Go! Fit and Free Dog Food Review (Canned)

Go Fit and Free Chicken Can Dog Food

Review of Go! Fit + Free Canned Dog Food

Rating:

Go! Fit + Free canned dog food receives the Advisor’s top rating of 5 stars.

The Go! Fit + Free product line includes the 2 canned dog foods listed below.

Each recipe includes its AAFCO nutrient profile when available… Growth (puppy), Maintenance (adult), All Life Stages, Supplemental or Unspecified.

Product Rating AAFCO
Go! Fit + Free Grain Free Chicken, Turkey + Trout Stew 5 A
Go! Fit + Free Grain Free Chicken, Turkey + Duck Stew 5 A

Recipe and Label Analysis

Go! Fit + Free Grain Free Chicken, Turkey + Trout Stew was selected to represent both products in the line for detailed recipe and nutrient analysis.

Label and nutrient data below are calculated using dry matter basis.


Go! Fit + Free Grain Free Chicken, Turkey + Trout Stew

Canned Dog Food

Estimated Dry Matter Nutrient Content

Protein = 44% | Fat = 19% | Carbs = 28%

Ingredients: Chicken, chicken broth, turkey broth, chicken liver, turkey, turkey liver, potatoes, dried egg whites, potato starch, carrots, peas, trout, sweet potatoes, salmon, herring, red peppers, guar gum, flaxseed, sodium phosphate, potassium chloride, apples, calcium carbonate, minerals (zinc amino acid chelate, iron amino acid chelate, selenium yeast, copper amino acid chelate, manganese amino acid chelate, cobalt amino acid chelate, potassium iodide), salt, vitamins (vitamin E supplement, thiamine mononitrate, vitamin A supplement, riboflavin supplement, biotin, vitamin B12 supplement, vitamin D3 supplement), choline chloride, sunflower oil (preserved with mixed tocopherols), tricalcium phosphate, Yucca schidigera extract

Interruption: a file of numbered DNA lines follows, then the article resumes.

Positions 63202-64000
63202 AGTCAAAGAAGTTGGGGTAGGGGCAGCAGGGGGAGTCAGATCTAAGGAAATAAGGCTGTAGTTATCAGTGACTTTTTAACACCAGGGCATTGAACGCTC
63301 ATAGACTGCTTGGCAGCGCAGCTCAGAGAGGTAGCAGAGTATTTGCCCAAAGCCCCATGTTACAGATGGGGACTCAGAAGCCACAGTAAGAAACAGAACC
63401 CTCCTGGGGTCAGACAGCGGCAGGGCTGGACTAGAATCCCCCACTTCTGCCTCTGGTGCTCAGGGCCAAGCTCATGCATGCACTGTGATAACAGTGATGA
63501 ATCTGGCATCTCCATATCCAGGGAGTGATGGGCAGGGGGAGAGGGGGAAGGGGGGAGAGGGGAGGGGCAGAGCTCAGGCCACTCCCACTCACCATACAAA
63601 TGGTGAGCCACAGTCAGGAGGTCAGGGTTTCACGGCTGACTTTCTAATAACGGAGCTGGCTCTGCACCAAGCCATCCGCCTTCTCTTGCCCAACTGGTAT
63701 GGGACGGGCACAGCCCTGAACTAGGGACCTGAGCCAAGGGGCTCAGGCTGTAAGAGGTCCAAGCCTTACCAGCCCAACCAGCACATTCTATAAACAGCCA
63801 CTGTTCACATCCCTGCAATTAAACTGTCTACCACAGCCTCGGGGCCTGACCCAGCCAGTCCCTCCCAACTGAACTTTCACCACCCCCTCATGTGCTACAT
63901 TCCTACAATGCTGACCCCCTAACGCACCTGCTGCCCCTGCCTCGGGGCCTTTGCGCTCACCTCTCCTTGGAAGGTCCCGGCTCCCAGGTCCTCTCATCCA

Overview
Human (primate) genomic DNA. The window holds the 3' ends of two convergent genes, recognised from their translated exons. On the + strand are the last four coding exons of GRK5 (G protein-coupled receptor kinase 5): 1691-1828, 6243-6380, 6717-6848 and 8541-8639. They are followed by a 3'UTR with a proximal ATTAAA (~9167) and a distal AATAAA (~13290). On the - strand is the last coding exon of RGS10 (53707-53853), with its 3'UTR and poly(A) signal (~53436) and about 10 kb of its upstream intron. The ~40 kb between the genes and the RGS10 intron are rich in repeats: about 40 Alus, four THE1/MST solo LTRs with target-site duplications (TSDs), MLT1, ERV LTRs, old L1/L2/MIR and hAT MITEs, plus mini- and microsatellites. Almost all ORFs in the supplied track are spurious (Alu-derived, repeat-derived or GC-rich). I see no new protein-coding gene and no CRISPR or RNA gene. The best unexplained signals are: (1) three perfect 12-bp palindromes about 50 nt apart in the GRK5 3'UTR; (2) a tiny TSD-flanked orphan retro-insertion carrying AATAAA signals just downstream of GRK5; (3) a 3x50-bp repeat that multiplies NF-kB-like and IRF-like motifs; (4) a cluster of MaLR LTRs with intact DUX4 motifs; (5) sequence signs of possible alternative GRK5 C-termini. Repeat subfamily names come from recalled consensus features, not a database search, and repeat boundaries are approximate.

Fiber (estimated dry matter content) = 5.6%

Red denotes controversial item

Estimated Nutrient Content
MethodProteinFatCarbs
Guaranteed Analysis8%4%NA
Dry Matter Basis44%19%28%
Calorie Weighted Basis37%39%24%
Protein = 37% | Fat = 39% | Carbs = 24%

Ingredient Analysis

The first ingredient in this dog food is chicken. Chicken is considered “the clean combination of flesh and skin… derived from the parts or whole carcasses of chicken”.1

Chicken is naturally rich in the ten essential amino acids required by a dog to sustain life.

The next two ingredients include chicken and turkey broths. Broths are of only modest nutritional value. Yet because they add both flavor and moisture to a dog food, they are a common addition component in many canned products.

The fourth ingredient includes chicken liver. This is an organ meat sourced from a named animal and thus considered a beneficial component.

The fifth ingredient is turkey. Turkey is considered “the clean combination of flesh and skin… derived from the parts or whole carcasses of turkey”.2

Turkey is naturally rich in the ten essential amino acids required by a dog to sustain life.

The sixth ingredient lists turkey liver, another quality, species-specific organ meat.

The seventh ingredient is potato. Potatoes can be considered a gluten-free source of digestible carbohydrates. Yet with the exception of perhaps their caloric content, potatoes are of only modest nutritional value to a dog.

From here, the list goes on to include a number of other items.